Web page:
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Mechanisms of inaction 

 •  • by Paul Ingraham
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Weekly nuggets of pain science news and insight, usually 100-300 words, with the occasional longer post. The blog is the “director’s commentary” on the core content of a library of major articles and books about common painful problems and popular treatments. See the blog archives or updates for the whole site.

“Mechanisms of inaction:” Bullshit ideas about how treatments allegedly work when they probably do not work.

This phrase popped into my head while reading a paper all about the “mechanisms of action” for dry needling. (Dry needling is treating trigger points — sore spots — by piercing them with acupuncture needles.)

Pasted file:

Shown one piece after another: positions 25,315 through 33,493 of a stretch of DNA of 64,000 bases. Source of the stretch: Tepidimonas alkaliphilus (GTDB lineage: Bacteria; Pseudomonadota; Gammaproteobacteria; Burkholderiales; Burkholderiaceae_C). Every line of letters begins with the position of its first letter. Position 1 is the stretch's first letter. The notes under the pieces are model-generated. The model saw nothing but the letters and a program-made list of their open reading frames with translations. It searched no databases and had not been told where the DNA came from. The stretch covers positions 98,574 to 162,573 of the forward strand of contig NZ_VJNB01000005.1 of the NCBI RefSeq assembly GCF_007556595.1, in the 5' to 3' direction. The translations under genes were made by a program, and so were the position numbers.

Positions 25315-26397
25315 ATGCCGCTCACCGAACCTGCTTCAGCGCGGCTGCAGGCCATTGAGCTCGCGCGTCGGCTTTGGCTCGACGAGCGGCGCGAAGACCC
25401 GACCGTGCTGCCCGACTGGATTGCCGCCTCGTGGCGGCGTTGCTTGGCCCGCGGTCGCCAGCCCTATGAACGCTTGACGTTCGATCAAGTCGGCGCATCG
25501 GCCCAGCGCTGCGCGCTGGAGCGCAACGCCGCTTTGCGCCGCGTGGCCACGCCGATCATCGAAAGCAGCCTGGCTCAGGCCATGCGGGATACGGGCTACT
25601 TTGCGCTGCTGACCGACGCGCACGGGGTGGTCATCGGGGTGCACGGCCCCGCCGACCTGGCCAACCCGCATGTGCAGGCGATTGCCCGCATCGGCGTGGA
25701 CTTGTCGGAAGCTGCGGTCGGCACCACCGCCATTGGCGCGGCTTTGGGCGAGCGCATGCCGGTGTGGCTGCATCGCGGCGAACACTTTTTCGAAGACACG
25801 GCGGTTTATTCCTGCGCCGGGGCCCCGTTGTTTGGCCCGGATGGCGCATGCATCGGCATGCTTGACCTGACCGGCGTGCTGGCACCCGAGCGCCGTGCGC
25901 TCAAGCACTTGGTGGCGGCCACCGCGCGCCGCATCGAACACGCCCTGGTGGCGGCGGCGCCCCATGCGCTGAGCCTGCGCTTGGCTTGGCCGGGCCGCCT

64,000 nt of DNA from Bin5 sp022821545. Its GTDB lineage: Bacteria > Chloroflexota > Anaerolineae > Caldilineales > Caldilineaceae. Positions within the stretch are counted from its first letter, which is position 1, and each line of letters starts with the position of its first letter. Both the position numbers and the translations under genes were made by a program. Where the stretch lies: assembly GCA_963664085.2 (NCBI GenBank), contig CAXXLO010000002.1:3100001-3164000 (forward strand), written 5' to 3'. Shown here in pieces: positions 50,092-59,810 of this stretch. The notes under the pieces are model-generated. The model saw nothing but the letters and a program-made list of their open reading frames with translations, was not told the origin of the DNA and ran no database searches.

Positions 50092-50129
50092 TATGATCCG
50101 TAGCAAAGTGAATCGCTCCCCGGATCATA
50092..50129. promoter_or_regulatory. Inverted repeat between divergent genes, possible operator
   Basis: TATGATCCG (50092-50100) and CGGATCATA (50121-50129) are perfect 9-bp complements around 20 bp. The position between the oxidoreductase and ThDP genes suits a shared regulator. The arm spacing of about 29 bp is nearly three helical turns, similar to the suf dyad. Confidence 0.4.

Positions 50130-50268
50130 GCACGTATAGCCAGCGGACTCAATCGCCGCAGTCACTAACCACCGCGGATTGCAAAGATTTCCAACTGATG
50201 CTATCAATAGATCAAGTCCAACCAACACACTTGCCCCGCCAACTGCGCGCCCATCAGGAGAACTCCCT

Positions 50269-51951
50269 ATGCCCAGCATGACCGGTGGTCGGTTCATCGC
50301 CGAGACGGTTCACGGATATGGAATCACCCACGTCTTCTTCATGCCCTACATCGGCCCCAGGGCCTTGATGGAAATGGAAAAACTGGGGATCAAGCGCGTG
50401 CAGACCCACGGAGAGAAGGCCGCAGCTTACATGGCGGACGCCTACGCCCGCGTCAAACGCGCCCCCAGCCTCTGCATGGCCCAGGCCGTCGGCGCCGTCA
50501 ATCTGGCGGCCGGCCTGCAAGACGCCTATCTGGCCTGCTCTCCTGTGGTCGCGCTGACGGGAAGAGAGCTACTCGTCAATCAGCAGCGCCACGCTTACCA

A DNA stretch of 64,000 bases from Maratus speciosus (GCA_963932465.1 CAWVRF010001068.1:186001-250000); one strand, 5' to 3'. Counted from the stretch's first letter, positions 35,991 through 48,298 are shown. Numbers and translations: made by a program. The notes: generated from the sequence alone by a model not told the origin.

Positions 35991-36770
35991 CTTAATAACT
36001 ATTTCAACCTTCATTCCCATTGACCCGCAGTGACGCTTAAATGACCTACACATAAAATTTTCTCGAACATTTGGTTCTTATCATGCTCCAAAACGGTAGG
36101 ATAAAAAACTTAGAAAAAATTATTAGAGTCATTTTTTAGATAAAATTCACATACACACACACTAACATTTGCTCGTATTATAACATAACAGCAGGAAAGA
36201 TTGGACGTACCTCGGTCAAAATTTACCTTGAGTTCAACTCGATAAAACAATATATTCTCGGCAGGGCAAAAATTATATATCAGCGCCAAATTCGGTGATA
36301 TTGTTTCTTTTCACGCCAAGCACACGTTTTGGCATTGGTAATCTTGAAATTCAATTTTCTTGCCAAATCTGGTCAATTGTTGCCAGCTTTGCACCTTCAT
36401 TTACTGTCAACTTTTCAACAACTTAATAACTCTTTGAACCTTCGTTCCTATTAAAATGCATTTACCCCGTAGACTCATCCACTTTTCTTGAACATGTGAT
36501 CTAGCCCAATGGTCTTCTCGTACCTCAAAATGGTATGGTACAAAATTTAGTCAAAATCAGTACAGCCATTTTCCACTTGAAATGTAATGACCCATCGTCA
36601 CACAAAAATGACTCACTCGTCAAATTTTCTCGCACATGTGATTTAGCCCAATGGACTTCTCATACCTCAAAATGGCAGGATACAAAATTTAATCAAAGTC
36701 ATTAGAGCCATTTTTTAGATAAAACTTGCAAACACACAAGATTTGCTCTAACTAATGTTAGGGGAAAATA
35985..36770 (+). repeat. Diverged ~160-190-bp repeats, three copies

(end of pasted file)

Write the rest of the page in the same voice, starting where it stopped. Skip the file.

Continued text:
Closeup photo of hands in latex gloves inserting an acupuncture needle into a pinched bunch of muscle on the shoulder.

All modern dry needling is done with fine acupuncture needles, far smaller than the syringes Dr. Travell used. She thought acupuncture needles were too delicate!

The evidence is clear that dry needling does not work well, if at all, so any and all speculation about how it works is probably nonsense by definition. Even if it clearly did work, I’ve yet to see an explanation that would satisfy me. My strong impression is that needling is a highly speculative bizarre treatment method with clear potential for harm and no good evidence of benefit.

I’ve read many papers about dry needling over the last year, and updated the needling chapter of my trigger points book seven times since late 2017. Prior to that it was just a quick tour of the pros and cons; now it’s a deep dive, a large dose of well-substantiated debunking. The most skeptical book about trigger points is now even more skeptical!

PainSci Member Login » Submit your email to unlock member content. If you can’t remember/access your registration email, please contact me. ~ Paul Ingraham, PainSci Publisher